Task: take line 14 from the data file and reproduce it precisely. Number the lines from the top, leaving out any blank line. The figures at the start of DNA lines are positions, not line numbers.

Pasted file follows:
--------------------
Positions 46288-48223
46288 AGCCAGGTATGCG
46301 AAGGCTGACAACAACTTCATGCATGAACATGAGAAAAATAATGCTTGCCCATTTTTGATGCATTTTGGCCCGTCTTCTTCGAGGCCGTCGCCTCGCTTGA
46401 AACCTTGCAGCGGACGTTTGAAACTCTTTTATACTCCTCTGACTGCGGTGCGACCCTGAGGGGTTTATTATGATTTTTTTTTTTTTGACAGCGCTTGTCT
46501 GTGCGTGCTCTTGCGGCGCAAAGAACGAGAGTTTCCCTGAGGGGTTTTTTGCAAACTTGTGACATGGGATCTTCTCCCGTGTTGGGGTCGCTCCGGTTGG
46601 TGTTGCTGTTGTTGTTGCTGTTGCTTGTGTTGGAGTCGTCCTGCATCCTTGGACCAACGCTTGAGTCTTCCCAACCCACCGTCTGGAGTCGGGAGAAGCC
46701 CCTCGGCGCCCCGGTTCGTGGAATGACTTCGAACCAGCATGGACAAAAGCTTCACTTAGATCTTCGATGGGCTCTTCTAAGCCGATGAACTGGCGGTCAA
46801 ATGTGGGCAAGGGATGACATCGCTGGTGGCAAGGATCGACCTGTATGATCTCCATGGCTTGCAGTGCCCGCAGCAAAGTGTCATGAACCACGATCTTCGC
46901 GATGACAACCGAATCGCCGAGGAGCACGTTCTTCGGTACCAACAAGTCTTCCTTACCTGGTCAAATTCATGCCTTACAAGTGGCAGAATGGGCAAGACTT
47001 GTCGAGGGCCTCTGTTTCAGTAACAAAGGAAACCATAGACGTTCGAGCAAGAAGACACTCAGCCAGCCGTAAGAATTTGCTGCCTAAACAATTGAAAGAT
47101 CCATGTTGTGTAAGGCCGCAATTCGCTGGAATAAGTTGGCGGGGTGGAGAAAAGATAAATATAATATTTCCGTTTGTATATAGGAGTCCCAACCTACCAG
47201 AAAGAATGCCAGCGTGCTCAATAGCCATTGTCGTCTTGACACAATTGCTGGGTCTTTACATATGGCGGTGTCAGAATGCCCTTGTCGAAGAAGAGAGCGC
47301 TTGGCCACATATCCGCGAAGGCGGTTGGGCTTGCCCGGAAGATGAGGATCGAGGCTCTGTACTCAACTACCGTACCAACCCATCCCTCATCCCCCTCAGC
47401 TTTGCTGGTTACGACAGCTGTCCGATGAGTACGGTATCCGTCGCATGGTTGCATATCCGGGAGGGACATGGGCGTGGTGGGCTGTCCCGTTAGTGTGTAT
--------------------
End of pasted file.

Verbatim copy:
47401 TTTGCTGGTTACGACAGCTGTCCGATGAGTACGGTATCCGTCGCATGGTTGCATATCCGGGAGGGACATGGGCGTGGTGGGCTGTCCCGTTAGTGTGTAT